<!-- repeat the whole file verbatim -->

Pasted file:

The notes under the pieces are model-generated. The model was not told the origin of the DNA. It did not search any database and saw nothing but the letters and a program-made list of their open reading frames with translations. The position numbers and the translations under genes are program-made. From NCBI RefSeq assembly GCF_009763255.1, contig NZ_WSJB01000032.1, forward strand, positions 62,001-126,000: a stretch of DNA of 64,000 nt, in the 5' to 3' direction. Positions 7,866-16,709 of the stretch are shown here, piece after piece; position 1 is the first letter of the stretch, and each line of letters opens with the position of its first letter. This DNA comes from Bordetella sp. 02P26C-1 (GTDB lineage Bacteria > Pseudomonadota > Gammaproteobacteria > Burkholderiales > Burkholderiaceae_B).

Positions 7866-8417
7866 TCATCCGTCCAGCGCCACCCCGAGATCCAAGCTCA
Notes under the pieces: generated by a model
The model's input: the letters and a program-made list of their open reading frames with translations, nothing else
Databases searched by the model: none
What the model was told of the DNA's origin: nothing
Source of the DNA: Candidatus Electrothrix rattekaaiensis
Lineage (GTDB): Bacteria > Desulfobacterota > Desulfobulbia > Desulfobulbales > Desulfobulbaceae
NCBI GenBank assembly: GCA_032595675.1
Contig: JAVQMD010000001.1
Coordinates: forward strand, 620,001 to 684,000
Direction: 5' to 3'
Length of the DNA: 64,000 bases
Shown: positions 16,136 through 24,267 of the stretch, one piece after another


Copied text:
The notes under the pieces are model-generated. The model was not told the origin of the DNA. It did not search any database and saw nothing but the letters and a program-made list of their open reading frames with translations. The position numbers and the translations under genes are program-made. From NCBI RefSeq assembly GCF_009763255.1, contig NZ_WSJB01000032.1, forward strand, positions 62,001-126,000: a stretch of DNA of 64,000 nt, in the 5' to 3' direction. Positions 7,866-16,709 of the stretch are shown here, piece after piece; position 1 is the first letter of the stretch, and each line of letters opens with the position of its first letter. This DNA comes from Bordetella sp. 02P26C-1 (GTDB lineage Bacteria > Pseudomonadota > Gammaproteobacteria > Burkholderiales > Burkholderiaceae_B).

Positions 7866-8417
7866 TCATCCGTCCAGCGCCACCCCGAGATCCAAGCTCA
Notes under the pieces: generated by a model
The model's input: the letters and a program-made list of their open reading frames with translations, nothing else
Databases searched by the model: none
What the model was told of the DNA's origin: nothing
Source of the DNA: Candidatus Electrothrix rattekaaiensis
Lineage (GTDB): Bacteria > Desulfobacterota > Desulfobulbia > Desulfobulbales > Desulfobulbaceae
NCBI GenBank assembly: GCA_032595675.1
Contig: JAVQMD010000001.1
Coordinates: forward strand, 620,001 to 684,000
Direction: 5' to 3'
Length of the DNA: 64,000 bases
Shown: positions 16,136 through 24,267 of the stretch, one piece after another